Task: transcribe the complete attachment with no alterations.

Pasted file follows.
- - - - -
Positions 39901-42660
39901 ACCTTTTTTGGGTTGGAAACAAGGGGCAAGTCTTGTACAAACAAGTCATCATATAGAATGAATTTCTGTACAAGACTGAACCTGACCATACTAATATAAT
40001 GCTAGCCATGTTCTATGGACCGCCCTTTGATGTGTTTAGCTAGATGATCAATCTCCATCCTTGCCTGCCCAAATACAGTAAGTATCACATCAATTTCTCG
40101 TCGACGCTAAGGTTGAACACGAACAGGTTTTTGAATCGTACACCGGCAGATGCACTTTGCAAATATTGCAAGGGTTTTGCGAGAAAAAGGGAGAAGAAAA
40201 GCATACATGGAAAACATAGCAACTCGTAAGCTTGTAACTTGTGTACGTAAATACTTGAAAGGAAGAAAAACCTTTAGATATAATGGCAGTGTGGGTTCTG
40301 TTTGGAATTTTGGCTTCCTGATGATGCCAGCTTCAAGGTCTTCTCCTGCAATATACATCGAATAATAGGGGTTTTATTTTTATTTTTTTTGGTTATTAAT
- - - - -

Positions 39901-42660
39901 ACCTTTTTTGGGTTGGAAACAAGGGGCAAGTCTTGTACAAACAAGTCATCATATAGAATGAATTTCTGTACAAGACTGAACCTGACCATACTAATATAAT
40001 GCTAGCCATGTTCTATGGACCGCCCTTTGATGTGTTTAGCTAGATGATCAATCTCCATCCTTGCCTGCCCAAATACAGTAAGTATCACATCAATTTCTCG
40101 TCGACGCTAAGGTTGAACACGAACAGGTTTTTGAATCGTACACCGGCAGATGCACTTTGCAAATATTGCAAGGGTTTTGCGAGAAAAAGGGAGAAGAAAA
40201 GCATACATGGAAAACATAGCAACTCGTAAGCTTGTAACTTGTGTACGTAAATACTTGAAAGGAAGAAAAACCTTTAGATATAATGGCAGTGTGGGTTCTG
40301 TTTGGAATTTTGGCTTCCTGATGATGCCAGCTTCAAGGTCTTCTCCTGCAATATACATCGAATAATAGGGGTTTTATTTTTATTTTTTTTGGTTATTAAT